Cable Tech

Lucent Touts Video-Over-DSL

Lucent Technologies Inc. (NYSE: LU) today announced that Canadian service provider SaskTel will deploy Lucent's equipment in a new IP video-over-DSL service in Saskatoon, Saskatchewan (see Lucent Intros Video Over DSL).

Crazy idea, you say? Possibly. But it just might work. Indeed, sources say service providers worldwide are looking at the idea of creating commercial video services for DSL. There are also a slew of RFPs (requests for proposal) for video-over-DSL in the field right now. And ironically, some say the upshot could be renewed strength in the optical market, if DSL networks can be put to new uses.

So where's the logic? The carriers are being driven by the fear that if they don't find new services for DSL fast, they will be usurped by the cable industry distributing its own broadband services. And that fear seems legitimate.

Here's the scoop: Lucent's offering a new version of its Stinger DSL access concentrator, which will give high-speed video capabilities to the device. Right now, customers use Stinger over asymmetrical DSL (ADSL) lines, making it tough to support high-definition television or nascent video-on-demand. The new Stinger will support offerings like these via very-high-bit-rate DSL (VDSL).

Lucent has integrated this new product, which is slated for general availability at the end of June, with video billing and administrative software from iMagicTV Inc. of New Brunswick; video headend equipment from Harmonic Inc. (Nasdaq: HLIT); and set-top boxes from Pace Micro Technology PLC (LSE: PIC).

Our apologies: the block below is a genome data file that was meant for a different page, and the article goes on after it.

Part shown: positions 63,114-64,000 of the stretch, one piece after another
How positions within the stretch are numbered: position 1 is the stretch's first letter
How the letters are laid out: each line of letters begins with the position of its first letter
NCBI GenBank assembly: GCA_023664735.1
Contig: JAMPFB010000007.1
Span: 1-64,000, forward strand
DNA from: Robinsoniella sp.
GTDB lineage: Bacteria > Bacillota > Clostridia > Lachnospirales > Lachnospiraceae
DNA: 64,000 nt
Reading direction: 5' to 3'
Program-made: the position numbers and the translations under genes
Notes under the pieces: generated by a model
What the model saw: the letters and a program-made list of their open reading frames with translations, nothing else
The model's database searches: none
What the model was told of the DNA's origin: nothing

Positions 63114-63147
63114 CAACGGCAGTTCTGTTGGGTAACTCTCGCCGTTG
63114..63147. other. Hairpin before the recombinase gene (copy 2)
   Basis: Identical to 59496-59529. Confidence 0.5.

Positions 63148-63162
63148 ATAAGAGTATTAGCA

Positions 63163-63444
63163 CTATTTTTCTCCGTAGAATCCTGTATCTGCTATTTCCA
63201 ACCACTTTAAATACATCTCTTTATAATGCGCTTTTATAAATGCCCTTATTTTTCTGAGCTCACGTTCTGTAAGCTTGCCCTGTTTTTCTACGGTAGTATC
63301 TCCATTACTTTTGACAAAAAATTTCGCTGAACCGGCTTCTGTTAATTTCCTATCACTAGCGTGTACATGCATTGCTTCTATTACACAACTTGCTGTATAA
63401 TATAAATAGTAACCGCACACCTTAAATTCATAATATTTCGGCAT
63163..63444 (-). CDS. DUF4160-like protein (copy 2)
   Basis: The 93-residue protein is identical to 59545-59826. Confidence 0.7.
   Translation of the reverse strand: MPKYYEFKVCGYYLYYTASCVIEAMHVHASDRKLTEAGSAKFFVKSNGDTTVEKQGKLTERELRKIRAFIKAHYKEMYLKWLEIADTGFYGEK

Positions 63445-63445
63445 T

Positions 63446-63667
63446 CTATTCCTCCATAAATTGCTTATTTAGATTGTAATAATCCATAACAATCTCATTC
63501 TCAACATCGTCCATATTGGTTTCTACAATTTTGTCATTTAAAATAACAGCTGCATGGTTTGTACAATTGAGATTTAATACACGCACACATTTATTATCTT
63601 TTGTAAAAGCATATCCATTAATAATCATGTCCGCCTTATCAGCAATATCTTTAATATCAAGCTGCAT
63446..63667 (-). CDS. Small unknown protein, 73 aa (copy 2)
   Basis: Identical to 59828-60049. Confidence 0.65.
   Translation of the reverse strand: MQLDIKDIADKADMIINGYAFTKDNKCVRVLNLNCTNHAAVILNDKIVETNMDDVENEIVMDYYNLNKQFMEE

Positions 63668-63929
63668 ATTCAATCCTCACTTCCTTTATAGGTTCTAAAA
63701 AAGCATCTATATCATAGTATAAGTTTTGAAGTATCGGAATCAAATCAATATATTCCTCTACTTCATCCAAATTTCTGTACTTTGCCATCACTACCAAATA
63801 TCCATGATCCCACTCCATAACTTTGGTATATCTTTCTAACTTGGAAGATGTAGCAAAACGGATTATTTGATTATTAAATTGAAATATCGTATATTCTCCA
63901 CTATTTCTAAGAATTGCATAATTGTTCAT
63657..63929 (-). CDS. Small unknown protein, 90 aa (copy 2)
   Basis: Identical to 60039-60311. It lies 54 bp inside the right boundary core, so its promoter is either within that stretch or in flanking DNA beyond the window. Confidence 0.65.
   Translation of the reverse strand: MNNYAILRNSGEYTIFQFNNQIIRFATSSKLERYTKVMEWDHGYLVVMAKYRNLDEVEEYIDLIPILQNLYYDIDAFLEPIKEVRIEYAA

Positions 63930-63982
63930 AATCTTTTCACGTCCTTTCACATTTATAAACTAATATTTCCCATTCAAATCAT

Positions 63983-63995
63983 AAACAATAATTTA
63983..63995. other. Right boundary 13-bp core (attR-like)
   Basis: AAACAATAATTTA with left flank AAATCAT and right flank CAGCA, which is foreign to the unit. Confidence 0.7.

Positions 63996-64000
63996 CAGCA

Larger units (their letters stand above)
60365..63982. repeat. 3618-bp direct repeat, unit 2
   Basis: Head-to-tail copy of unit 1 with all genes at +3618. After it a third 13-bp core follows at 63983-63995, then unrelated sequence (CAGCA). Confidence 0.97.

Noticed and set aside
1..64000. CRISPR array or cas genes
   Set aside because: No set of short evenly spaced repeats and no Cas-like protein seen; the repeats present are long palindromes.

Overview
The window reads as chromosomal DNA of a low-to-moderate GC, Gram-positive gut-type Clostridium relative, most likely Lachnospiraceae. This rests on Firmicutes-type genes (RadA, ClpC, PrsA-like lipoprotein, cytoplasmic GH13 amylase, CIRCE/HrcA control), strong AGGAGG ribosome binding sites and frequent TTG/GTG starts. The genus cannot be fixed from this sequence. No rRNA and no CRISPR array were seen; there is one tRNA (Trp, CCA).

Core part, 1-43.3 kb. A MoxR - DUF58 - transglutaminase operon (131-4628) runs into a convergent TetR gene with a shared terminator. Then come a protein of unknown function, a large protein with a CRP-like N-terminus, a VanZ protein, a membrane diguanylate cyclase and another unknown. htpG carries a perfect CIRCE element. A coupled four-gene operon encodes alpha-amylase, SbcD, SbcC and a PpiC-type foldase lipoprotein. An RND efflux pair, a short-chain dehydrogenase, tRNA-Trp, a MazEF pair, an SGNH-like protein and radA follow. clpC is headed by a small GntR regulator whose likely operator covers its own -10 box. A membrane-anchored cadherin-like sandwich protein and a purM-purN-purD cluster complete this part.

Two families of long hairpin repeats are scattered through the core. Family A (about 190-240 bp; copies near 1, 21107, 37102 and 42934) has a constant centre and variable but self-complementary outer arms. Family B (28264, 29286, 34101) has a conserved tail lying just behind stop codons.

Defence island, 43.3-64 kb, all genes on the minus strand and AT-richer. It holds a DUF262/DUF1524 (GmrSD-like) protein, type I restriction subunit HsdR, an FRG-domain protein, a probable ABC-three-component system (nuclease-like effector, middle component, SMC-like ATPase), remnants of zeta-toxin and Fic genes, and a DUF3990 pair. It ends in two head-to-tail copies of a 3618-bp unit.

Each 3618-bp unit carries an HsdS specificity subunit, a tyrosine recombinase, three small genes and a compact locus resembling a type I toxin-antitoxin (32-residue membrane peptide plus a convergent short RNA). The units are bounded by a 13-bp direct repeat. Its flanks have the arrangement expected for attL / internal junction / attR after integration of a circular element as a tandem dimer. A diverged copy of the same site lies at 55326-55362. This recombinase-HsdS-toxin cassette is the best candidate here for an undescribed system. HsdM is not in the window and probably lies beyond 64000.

Lucent says it's not working on any similar IP video product for use with optical services. And SaskTel says it's not interested in running fiber to homes for video use.

But analysts say the trend toward running digital, IP-based video over VDSL is just a stop along the way to fiber to the home. Rollouts of video over DSL will encourage more fiber installations, particularly among multiple system operators (MSOs), the next evolution of today's cable TV providers, who are generally thought to be best positioned to take a large slice of the upcoming packet video market (see Cable MSOs Set to Win?).

"The only way cable providers will be able to offer video services over DSL is by extending fiber to remote DSLAMs," says Alan Bezoza, broadband access analyst at CIBC World Markets. To extend the fiber as needed and overcome distance limitations, he says, carriers are starting to use PONs (passive optical networks) and new fiber installations.